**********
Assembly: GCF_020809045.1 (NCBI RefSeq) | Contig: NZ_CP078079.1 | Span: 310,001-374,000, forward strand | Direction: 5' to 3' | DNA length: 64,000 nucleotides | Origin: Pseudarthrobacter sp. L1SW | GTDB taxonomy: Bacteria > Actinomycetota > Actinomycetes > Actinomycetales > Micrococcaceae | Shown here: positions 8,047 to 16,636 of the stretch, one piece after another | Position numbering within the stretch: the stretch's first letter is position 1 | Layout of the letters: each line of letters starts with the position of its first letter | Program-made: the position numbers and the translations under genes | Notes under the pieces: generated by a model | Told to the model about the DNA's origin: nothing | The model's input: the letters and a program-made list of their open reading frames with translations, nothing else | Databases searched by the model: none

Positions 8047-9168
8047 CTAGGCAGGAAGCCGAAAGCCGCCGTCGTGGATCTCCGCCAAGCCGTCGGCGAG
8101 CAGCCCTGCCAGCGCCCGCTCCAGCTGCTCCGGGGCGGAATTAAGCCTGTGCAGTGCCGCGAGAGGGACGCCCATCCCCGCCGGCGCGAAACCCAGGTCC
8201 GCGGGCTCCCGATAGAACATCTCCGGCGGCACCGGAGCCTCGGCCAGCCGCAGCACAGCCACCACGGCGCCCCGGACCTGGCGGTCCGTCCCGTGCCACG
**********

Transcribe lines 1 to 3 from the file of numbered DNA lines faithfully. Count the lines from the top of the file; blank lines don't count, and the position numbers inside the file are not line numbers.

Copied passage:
Assembly: GCF_020809045.1 (NCBI RefSeq) | Contig: NZ_CP078079.1 | Span: 310,001-374,000, forward strand | Direction: 5' to 3' | DNA length: 64,000 nucleotides | Origin: Pseudarthrobacter sp. L1SW | GTDB taxonomy: Bacteria > Actinomycetota > Actinomycetes > Actinomycetales > Micrococcaceae | Shown here: positions 8,047 to 16,636 of the stretch, one piece after another | Position numbering within the stretch: the stretch's first letter is position 1 | Layout of the letters: each line of letters starts with the position of its first letter | Program-made: the position numbers and the translations under genes | Notes under the pieces: generated by a model | Told to the model about the DNA's origin: nothing | The model's input: the letters and a program-made list of their open reading frames with translations, nothing else | Databases searched by the model: none

Positions 8047-9168
8047 CTAGGCAGGAAGCCGAAAGCCGCCGTCGTGGATCTCCGCCAAGCCGTCGGCGAG